Anguttara Nikaya


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Anguttara Nikāya
Navaka Nipāta

Sutta 44

Pañña-Vimutti Sutta

Wisdom-Freed

Translated from the Pali by Michael Olds

 


 

[1][pts][than] I HEAR TELL:

Once upon a time The Ancient Ānanda, Kosambi revisiting, Ghosita park.

There then the venerable Udāyin visited the Ancient Ānanda, and, after exchanging greetings, sat down at one side.

Seated at one side, then, the venerable Udāyin said this to the Ancient Ānanda:

"'Wisdom-freed, wisdom-freed'[1] it is said, friend,
to what extent then, friend, does the Lucky Man speak of being 'wisdom-freed'?"

"Here, friend, in a bhikkhu
separating himself from sense pleasures,
separating himself from unskillful things,
with thought and with consideration,
with the appreciation[2] of the pleasure of solitude,
there arises and abides the first knowledge,[3]
and this is understood wisely.

To just this extent,
being wisdom-freed is spoken of by the Lucky Man as
'encompassed.'

And again, deeper than that, friend, in a bhikkhu
resolving thought and consideration,
internally pacified,
whole-heartedly single-minded,
without thought,
without consideration,
with the appreciation of the pleasure of knowledge,
there arises and abides the second knowledge
and this is understood wisely.

To just this extent,
being wisdom-freed is spoken of by the Lucky Man as
'encompassed.'

And again, deeper than that, friend, in a bhikkhu
living detached and indifferent to enthusiasms
recollected and self-aware,
experiencing that bodily ease
spoken of by the Aristocrat as:

'Detached, recollected, taking it easy.'

there arises and abides the third knowledge
and this is understood wisely.

To just this extent,
being wisdom-freed is spoken of by the Lucky Man as
'encompassed.'

And again, deeper than that, friend, in a bhikkhu
letting go of pleasure,
letting go of pain,
antecedent mental ease and mental pain settling down,
without pain but without pleasure,
detached,
recollected,
all-around perfectly pure,
there arises and abides the fourth knowledge
and this is understood wisely.

To just this extent,
being wisdom-freed is spoken of by the Lucky Man as
'encompassed.'

And again, deeper than that, friend, in a bhikkhu
raising himself entirely above form-perception,
settling down sensory reaction,
not bringing to mind perceptions of diversity,
thinking:

'Endless space'

there arises and abides the realm of space
and this is understood wisely.

To just this extent,
being wisdom-freed is spoken of by the Lucky Man as
'encompassed.'

And again, deeper than that, friend, in a bhikkhu
raising himself entirely above the realm of space,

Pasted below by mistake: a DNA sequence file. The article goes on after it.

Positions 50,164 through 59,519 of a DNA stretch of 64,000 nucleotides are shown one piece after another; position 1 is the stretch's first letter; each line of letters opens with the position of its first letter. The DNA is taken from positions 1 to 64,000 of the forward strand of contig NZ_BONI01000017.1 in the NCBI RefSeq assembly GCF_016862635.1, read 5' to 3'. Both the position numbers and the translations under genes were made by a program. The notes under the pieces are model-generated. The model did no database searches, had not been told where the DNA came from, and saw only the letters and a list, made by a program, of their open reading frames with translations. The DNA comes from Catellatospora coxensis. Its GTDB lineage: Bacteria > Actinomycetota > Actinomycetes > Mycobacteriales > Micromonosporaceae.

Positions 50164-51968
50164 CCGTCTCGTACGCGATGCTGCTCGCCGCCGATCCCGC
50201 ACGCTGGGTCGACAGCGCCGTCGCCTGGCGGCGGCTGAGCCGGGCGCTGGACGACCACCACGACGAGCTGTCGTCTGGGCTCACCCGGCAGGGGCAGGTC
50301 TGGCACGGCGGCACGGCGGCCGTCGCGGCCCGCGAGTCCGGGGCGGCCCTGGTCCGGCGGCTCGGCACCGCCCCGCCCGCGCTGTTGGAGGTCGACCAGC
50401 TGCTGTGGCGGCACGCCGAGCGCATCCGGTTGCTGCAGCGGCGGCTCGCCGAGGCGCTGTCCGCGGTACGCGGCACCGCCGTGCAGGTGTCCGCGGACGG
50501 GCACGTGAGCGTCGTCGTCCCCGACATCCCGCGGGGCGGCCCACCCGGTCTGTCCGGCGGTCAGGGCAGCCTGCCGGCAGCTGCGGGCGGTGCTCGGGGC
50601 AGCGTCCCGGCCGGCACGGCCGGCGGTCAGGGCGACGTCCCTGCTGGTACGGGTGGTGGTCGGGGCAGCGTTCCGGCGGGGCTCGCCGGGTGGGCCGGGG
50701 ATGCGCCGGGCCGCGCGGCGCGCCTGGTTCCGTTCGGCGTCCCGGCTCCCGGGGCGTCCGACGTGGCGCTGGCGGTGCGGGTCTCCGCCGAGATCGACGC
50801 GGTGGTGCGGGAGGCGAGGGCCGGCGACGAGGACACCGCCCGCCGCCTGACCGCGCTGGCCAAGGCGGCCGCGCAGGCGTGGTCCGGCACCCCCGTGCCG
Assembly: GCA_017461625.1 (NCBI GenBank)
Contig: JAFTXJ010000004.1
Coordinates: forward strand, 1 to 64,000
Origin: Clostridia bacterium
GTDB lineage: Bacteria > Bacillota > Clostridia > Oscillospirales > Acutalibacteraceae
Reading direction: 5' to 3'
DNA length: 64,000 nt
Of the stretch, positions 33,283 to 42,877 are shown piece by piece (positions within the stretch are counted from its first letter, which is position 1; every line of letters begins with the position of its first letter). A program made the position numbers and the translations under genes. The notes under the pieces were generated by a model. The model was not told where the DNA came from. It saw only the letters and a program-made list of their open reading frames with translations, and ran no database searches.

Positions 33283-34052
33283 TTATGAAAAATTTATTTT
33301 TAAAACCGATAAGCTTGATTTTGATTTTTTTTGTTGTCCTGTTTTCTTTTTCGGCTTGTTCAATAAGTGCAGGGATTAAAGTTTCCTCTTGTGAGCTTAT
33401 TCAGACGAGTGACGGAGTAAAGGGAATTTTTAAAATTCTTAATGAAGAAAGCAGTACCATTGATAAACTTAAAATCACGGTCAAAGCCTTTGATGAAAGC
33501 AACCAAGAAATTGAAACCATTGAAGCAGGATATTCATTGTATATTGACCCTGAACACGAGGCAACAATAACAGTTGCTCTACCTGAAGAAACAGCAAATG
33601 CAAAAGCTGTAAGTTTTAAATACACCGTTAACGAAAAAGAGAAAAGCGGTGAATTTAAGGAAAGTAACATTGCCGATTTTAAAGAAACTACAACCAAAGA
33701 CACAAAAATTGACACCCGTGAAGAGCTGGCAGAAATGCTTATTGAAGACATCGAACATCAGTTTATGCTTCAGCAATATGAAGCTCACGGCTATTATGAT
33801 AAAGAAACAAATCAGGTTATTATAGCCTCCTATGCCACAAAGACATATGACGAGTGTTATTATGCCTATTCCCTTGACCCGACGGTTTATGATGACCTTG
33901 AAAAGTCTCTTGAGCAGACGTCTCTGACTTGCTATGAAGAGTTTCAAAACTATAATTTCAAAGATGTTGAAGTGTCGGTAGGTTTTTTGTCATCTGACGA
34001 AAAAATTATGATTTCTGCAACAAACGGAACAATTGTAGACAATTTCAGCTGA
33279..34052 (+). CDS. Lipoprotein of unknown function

thinking:

'Endless consciousness'

there arises and abides the realm of consciousness
and this is understood wisely.

To just this extent,
being wisdom-freed is spoken of by the Lucky Man as
'encompassed.'

And again, deeper than that, friend, in a bhikkhu
raising himself entirely above the realm of consciousness,
thinking:

'There is nothing real.'

there arises and abides the realm of unreality
and this is understood wisely.

To just this extent,
being wisdom-freed is spoken of by the Lucky Man as
'encompassed.'

And again, deeper than that, friend, in a bhikkhu
rising himself entirely above the realm of unreality,
there arises and abides the realm of neither-perception-nor-non-perception
and this is understood wisely.

To just this extent,
being wisdom-freed is spoken of by the Lucky Man as
'encompassed.'

And again, deeper than that, friend, in a bhikkhu
rising himself entirely above the realm of neither-perception-nor-non-perception,
there arises and abides perception of sense-experience ending and its range
and this is understood wisely.

To just this extent,
being wisdom-freed is spoken of by the Lucky Man as
'without compass.'

To this extent, friend, does the Lucky Man speak of being 'wisdom-freed'.

 


[1] Paññāvimutto.

[2] pīti- A change from my usual 'enthusiasm'. Pīti is a concept which encompasses a spectrum of items (from a mild approval to an extatic rapture) which could all be classed under the heading 'appreciation.' Some may recall that this term was my original choice for Pīti. The first jhāna being described in brief by me as being "the appreciation of the peace and calm of solitude." The statement here "the appreciation of the pleasure of solitude", has the advantage of putting 'pleasure' at a distance — rather than having it be a bodily sensation it becomes a mental appreciation.

[3] jhāna.

 


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